During my visit to Sun Valley, I happened to randomly bump into a marketing contact of mine—Adrian Montgomery—at the top of the ski lift on Bald Mountain. Naturally we went out to shred a few laps, and after a couple of runs he asked me if I wanted to ride a set of brand-new carbon Enduro wheels from Reynolds. Of course I said yes—the wheelset I was on was great, but blinged-out carbon rims?! Who can resist?
The Reynolds 27.5 Enduro Carbon wheels sport an asymmetric rim design, which “allows more even spoke tension for increased durability and ride quality,” according to Reynolds. The rims measure 28mm wide internally (34mm external), with a modern hookless bead design.
The carbon rims are laced to the renowned Industry Nine hubs, offering engagement every 3 degrees.
The carbon rim is constructed using Mountain Rim 5 (MR5) technology, which utilizes different carbon fiber, epoxy, and resin, and assigns these specific types of carbon layup to the 5 different rim regions. According to Reynolds, by adjusting the specs, they “achieve the perfect tensile strength, stiffness, and elongation for each rim model.”
The tubeless set weighs a claimed 1660g.
Out on the Trail
I tested the Reynolds Enduro wheels mounted on Ibis’s HD3 enduro bike, wearing Maxxis Minion DHF tires—a perfect pairing. However, the trails that I rode on admittedly were not the best of proving grounds, especially compared to my home trails in Colorado. I covered 55 miles of singletrack in Idaho over the course of two days aboard these wheels—no small feat—but aside from one rock garden and a few steep pitches, the singletrack was fairly nontechnical. So bear that in mind as you read this review.
Ibis specs the 2.3” Minions stock because, when mounted on a wide rim, they still provide a pretty well-rounded tire profile and don’t square off too much. Similarly, I found them to maintain a decent profile on the Reynolds Enduro wheels, although a 2.5” tire wouldn’t be amiss here. The entire setup was tubeless, which allowed me to run very low pressures, producing excellent traction in the loose moon dust and scree conditions prevalent in Sun Valley.
While I did dial my pressures in for the majority of the trail conditions, when it came to pinning through rocks I did smack the rims a few times—hard. Despite some pretty serious impacts, these carbon rims were completely, 100% fine—impressive.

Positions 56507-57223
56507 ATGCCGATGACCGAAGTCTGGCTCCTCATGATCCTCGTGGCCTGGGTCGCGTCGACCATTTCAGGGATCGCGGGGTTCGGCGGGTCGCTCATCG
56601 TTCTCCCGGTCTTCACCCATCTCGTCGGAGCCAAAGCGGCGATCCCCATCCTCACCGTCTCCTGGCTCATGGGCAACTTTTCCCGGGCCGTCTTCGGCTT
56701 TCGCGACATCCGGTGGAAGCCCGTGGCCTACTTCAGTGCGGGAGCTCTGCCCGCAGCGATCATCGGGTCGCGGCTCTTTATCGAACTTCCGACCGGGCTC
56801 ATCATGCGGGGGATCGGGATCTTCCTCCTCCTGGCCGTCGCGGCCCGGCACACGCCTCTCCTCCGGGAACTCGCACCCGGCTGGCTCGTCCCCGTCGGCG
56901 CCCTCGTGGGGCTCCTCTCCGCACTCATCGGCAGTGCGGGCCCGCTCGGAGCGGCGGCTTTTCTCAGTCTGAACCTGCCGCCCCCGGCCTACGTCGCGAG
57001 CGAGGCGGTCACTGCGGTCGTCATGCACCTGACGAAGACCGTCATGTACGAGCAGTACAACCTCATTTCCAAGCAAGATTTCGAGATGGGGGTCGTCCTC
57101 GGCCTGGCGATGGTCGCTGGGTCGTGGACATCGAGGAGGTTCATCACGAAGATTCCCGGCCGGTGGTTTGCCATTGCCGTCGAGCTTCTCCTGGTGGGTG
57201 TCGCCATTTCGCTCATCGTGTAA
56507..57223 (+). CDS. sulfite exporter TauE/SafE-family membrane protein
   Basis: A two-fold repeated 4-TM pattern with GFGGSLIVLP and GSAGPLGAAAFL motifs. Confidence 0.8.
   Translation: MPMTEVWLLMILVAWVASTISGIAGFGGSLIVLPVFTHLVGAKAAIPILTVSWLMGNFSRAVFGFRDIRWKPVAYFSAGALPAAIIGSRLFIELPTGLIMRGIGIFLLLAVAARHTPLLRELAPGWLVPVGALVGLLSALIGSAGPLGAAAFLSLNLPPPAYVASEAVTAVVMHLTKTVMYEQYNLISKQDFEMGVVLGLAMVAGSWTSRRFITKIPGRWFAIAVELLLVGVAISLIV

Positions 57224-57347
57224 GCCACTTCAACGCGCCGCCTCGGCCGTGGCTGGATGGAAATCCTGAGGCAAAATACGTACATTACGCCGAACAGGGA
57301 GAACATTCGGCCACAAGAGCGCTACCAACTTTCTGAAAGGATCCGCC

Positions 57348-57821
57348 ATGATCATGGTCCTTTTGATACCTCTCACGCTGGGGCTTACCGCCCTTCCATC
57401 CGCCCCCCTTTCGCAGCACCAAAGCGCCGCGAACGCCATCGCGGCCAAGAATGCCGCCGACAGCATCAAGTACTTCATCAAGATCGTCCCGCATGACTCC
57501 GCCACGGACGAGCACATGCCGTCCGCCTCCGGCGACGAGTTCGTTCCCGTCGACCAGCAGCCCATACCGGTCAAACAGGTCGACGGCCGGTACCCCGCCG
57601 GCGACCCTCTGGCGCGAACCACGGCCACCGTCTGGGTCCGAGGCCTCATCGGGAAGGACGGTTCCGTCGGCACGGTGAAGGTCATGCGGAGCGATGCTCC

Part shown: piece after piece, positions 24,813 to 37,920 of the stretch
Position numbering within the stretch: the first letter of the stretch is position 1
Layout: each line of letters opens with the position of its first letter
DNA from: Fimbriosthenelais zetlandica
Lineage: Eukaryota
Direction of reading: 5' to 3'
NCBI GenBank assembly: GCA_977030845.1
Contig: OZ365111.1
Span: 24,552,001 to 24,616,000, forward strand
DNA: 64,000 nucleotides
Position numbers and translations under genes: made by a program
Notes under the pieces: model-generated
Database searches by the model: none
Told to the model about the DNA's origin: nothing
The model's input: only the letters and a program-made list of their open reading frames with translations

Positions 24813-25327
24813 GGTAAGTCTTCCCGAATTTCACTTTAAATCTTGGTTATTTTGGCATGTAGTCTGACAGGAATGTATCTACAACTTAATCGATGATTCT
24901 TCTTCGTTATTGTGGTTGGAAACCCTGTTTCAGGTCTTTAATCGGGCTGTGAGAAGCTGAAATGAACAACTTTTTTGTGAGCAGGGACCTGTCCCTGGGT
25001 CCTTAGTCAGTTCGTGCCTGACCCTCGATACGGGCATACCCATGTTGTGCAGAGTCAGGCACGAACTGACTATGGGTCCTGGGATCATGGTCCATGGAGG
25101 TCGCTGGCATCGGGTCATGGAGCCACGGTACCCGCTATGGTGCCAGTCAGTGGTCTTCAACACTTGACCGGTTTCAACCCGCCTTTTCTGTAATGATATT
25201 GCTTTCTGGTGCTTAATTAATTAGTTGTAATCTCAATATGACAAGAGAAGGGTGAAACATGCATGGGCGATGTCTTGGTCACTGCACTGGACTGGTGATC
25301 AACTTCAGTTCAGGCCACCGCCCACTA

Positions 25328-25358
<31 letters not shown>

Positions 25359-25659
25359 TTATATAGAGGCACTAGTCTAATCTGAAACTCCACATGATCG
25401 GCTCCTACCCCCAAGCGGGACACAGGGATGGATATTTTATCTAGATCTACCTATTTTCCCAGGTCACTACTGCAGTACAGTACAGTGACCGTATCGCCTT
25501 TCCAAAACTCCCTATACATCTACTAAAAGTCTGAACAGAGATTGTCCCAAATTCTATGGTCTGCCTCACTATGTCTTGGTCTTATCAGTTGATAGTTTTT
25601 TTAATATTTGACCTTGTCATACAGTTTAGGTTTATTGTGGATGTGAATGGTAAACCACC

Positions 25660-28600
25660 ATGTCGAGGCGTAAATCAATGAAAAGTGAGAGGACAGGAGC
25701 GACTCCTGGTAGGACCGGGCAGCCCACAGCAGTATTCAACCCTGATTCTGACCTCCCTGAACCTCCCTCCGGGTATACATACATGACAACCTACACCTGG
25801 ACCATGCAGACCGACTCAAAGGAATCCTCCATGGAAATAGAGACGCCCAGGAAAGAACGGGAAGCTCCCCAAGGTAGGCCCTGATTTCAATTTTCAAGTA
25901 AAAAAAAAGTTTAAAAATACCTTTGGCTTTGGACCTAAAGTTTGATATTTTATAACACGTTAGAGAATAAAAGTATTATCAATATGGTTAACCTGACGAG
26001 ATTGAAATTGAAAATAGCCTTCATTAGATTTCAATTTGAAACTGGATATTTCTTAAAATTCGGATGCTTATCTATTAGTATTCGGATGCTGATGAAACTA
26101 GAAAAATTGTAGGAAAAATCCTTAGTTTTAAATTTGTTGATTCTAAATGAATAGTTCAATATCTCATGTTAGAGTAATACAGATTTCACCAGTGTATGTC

During those few times when I was pinning through the gnar, I found the Enduro wheels to track straight and true without a moment of hesitation, even when getting loose and wild. Even with a wide tire and low air pressure, the stiffness of these wheels was readily apparent, and despite having zero experience on them, I immediately felt confident enough to put my trust in these rims on unknown terrain.
The Industry Nine hubs that Reynolds paired with the carbon rims did a very fine job in all applications. The 3 degrees of engagement is industry-leading and immediate, and I found the wheels to accelerate quickly and maintain speed supremely well, thanks to excellent bearings and hubs with minimal friction.
In my experience the Reynolds 27.5 Enduro Carbon wheels are a bombproof, modern wheelset. With minimal heft, superb stiffness, fast rolling speeds, and excellent hub engagement, I don’t have a single complaint about these wheels, and would be more than happy to call them my own. At $2,500 MSRP for the pair they don’t come cheap, but the Reynolds still cost a little less than comparable ENVEs, and they arguably offer even more advanced technology.
For even more proof of the radness of the Enduro Carbon wheels, check out this video of pro rider Mason Bond absolutely shredding on this wheelset: